During the Second World War, a huge submarine base was built by the occupying forces in the city of Saint-Nazaire on the French Atlantic coast. When the city was flattened towards the end of the war, the base was the only building left standing. During reconstruction, the demolition of the base was considered multiple times, but the idea was ultimately abandoned because of the sheer size of the building and the cost of the works.
Even as an infrastructure that seems impossible to manage and psychologically hard to process, its indestructibility turned it into a de facto monument. As a consequence, some 20 years ago, the city changed its strategy: instead of trying to get rid of the base, the decision was made to appropriate it, along with all of its difficulties. Gradually, it started to host various functions: a restaurant, a public space, an experience centre for (former) transatlantic travel, a roof garden, a concert hall and a venue for experimental art. In all its incongruity, it gradually became a multiple destination, turning its awkwardness into its main asset.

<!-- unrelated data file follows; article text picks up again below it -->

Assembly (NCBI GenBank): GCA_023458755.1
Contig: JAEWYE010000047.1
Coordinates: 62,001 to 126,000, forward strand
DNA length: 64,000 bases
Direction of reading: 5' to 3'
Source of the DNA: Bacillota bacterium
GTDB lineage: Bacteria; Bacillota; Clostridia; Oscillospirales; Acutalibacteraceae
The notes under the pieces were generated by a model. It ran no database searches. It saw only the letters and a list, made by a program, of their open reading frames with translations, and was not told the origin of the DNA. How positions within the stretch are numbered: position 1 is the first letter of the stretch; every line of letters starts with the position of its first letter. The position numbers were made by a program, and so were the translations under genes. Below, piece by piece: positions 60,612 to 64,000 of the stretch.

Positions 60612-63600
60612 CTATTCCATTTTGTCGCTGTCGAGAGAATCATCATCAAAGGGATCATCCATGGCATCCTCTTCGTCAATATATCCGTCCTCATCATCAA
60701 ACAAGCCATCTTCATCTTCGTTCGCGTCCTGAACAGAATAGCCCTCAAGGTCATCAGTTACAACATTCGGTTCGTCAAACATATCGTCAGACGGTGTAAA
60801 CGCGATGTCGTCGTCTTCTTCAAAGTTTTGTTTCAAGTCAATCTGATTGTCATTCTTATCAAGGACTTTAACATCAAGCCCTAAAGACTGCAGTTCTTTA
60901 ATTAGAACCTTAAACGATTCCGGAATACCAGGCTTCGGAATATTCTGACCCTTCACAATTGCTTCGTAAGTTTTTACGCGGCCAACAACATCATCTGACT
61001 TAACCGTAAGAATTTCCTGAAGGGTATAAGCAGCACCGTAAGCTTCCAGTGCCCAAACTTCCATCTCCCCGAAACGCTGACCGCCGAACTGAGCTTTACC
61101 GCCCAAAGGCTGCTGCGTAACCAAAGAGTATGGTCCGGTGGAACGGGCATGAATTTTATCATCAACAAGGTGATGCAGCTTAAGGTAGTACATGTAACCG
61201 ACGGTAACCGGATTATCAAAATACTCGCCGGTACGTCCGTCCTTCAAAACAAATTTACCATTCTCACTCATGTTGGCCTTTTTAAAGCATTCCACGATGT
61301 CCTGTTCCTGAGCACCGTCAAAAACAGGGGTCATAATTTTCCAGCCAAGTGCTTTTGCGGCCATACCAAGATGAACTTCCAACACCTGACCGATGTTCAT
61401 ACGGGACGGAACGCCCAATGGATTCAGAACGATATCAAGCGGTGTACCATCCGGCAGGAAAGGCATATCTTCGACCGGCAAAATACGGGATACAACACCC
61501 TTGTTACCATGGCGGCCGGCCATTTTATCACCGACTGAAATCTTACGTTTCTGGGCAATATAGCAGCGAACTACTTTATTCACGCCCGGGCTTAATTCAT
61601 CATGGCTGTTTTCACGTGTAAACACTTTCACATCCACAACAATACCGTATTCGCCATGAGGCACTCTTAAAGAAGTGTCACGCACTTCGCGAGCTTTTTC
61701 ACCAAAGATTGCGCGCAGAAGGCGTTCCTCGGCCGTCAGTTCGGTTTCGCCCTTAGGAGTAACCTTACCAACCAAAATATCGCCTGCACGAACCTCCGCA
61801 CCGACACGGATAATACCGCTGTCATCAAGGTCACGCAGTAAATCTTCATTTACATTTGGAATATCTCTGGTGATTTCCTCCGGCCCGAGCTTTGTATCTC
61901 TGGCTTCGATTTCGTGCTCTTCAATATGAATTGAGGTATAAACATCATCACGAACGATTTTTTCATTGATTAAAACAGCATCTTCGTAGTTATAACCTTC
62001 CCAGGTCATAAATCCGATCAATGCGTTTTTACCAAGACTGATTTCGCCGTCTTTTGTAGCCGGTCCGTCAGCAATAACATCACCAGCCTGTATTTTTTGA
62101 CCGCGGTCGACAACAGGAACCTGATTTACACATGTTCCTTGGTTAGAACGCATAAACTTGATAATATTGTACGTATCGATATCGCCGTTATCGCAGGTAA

When confronted with the question of relocating the popular Jacques Brel hall inside the submarine base, the time was ripe to use this addition as a pretext to re-evaluate the functioning of the whole. Possibly being the ‘central piece of the puzzle’, the design of the hall had the potential to tie everything together. From an architectural project, it therefore turned into a strategic operation, which made it necessarily a design process aimed at questioning every action’s ability to activate the site as an urban (or even metropolitan) destination.
Bringing the Jacques Brel hall into the submarine base generates an urban destination on three scales. Firstly, it creates ‘a culture and leisure machine’ conceived in synergy with the VIP and LIFE events halls, which pre-existed in the base. Secondly, it activates the bunker as a public space by drawing crowds all the way into the heart of the base and the harbour basin on the other side, experiencing the hall and its inner façade on the way as covered public space. Thirdly, it reinforces the seafront as a cultural destination on the regional and even international scale.
The result is a deliberately simple project that works more as an urban district than a single building: a device with potential, an infrastructure activating a broad range of possibilities for various future users. The architecture of the project is basic but offers a strong physical impact: an architecture referring to the context of the bunker and of the water, not only to be admired, but first of all to be used intensely as part of the everyday life of the city.